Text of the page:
Third, during the course of this work we noted opportunities within the RPAC protocol to deepen community voice. For example, with additional time, participants can be involved in the thematic analysis of the questions generated and create the topic labels, instead of the research team creating and validating them with participants. We also noted that in some groups, participants had more difficulty ranking topics than specific questions. This was because we did not have a robust process for decision-making, other than by majority vote, when there were choices of rank to be made and lack of group consensus. We noted individuals acquiescing to others in the group based on empathy and reinforcement from the facilitators that all topics (or questions) were important and that the rankings only indicated priority for urgency to begin. It was important to both acknowledge this dynamic and ensure that participants felt their questions were reflected in the final priorities. Unfortunately, communities that experience the greatest burden of health inequities have not been adequately resourced to develop a shared agenda toward health equity [46] and we witnessed an internalization by participants of the notion that there are few resources to be dedicated to their priorities, rather than a more expansive view that more resources could be dedicated to their priorities. We also noted limitations in regard to generating a priority list across regions. We utilized a post-hoc weighted ranking method, but this may not represent consensus or the majority preferences. Among the possible improvements to this process could include putting all of the generated questions in a Delphi-type survey [47] to the cumulative participants, or to their community at large, or if more than one group is planned.

Fourth, robust methods do not currently exist to measure and monitor the impact of RPAC or any of the other methods for community partnership in research agenda setting or resource allocation, other than within the narrow frame of an individual funding body [48]. Moreover, some have called into question whether patient and public involvement in research does indeed result in better quality evidence or translation to practice [18]. PTBi-CA can precisely track the ways in which our use of the RPAC protocol has impacted the research we conduct or commission, how that research is conducted and, to a limited extent, how that research is translated into practice and future research. However, to our knowledge, there are no measures at present of how giving voice to the unanswered questions and priorities of affected communities influences the larger national research investments of government and industry. There currently exist no readily available analyses of medical and health research funding by topic area or population, nor whether the funding decisions included affected communities.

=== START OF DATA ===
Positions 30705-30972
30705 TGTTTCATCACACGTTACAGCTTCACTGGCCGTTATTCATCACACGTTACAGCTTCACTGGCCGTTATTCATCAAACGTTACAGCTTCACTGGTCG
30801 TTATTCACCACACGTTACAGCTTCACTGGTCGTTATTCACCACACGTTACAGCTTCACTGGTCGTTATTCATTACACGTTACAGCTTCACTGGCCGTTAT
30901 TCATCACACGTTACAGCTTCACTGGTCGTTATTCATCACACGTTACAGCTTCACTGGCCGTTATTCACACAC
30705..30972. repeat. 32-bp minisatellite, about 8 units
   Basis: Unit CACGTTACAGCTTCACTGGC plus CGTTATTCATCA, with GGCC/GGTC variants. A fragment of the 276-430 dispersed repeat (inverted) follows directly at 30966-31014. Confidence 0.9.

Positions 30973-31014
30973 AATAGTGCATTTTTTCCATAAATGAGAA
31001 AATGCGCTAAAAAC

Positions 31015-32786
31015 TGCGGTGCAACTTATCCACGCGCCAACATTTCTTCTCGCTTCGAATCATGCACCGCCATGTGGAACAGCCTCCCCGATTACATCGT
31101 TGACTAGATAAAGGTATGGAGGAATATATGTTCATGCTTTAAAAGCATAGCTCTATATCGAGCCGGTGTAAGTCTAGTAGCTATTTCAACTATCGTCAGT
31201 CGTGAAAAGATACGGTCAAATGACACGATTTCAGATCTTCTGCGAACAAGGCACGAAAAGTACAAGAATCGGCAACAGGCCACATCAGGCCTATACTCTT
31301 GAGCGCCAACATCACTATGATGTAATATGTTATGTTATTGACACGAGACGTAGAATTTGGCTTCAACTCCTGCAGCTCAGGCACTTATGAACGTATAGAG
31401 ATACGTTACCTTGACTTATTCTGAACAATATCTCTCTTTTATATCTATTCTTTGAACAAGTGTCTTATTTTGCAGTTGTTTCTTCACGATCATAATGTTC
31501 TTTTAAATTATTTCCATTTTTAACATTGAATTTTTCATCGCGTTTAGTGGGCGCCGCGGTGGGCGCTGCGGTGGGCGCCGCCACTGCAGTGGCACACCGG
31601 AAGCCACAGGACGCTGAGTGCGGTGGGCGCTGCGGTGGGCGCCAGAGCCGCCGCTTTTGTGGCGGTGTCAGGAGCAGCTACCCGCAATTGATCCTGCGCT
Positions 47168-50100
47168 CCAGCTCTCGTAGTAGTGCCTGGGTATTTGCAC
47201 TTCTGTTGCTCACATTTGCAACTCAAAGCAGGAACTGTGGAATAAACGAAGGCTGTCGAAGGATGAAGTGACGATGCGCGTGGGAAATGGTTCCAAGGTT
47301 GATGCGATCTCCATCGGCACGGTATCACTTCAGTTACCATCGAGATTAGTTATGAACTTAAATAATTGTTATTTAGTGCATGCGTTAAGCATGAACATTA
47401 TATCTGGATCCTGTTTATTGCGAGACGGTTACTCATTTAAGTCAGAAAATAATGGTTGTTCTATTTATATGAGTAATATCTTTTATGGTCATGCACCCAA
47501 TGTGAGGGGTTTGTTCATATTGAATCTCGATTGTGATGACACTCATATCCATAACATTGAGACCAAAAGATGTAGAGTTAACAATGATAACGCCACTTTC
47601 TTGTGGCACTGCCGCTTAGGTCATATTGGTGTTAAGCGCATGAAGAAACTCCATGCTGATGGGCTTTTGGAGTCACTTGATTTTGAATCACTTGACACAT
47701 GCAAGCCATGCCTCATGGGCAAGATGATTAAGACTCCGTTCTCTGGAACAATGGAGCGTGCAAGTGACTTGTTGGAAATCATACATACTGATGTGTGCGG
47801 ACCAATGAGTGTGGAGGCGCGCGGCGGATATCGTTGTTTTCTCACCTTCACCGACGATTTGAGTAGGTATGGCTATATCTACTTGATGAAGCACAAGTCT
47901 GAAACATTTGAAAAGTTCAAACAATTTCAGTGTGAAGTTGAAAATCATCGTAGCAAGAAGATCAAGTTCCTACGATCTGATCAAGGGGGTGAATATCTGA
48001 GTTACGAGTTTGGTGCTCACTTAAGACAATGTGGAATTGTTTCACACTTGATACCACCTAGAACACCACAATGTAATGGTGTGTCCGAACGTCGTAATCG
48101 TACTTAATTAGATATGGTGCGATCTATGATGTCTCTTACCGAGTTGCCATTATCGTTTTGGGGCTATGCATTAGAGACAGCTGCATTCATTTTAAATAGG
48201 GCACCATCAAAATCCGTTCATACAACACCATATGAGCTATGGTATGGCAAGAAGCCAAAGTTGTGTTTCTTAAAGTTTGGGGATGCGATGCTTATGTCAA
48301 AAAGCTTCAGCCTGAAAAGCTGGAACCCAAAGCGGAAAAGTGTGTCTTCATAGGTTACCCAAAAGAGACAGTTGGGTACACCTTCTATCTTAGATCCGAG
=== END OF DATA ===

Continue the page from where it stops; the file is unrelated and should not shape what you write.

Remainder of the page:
Future directions

The field of community partnered research strategy setting is still quite immature and there are many opportunities to advance knowledge and capacity. We specifically refer readers to the growing literature in this field, inclusive of but not limited to the examples cited in this paper, and encourage application and comparison studies to identify criteria for the selection of the best approach and comparative effectiveness. However, the latter requires further work to develop a set of outcome metrics and measures, which are currently lacking. Innovations are also needed to develop methods for generating research priorities of affected communities that can accommodate larger samples, without losing the quality or context of the question as is captured in the RPAC focus group method, for example.

Despite the great need for further research, the findings from this work can be directly applied in practice. Healthcare and social service providers can use the available evidence to improve services related to the community’s priority topics and questions. It was clear from the discussions in all of the groups that patients/clients and families notice, and are concerned by, the inconsistent practices of providers and institutions. When the inconsistencies are coupled with, often contradictory, statements about evidence, it erodes community trust in healthcare providers and the system. Health and social care providers can educate patients/clients and families on what is already known about the priority topics. This can increase health literacy, empowerment, trust and service quality [2, 49]. Finally, health and social care providers can immediately work to improve the practice of respectful care and shared decision-making in all patient/client interactions. Although further research is needed on more effective ways to build and sustain a culture of respect and shared decision-making, the findings from this work indicate deep community concerns about individual and structural problems leading to disrespectful and paternalistic care that can be addressed immediately without waiting for further research [50].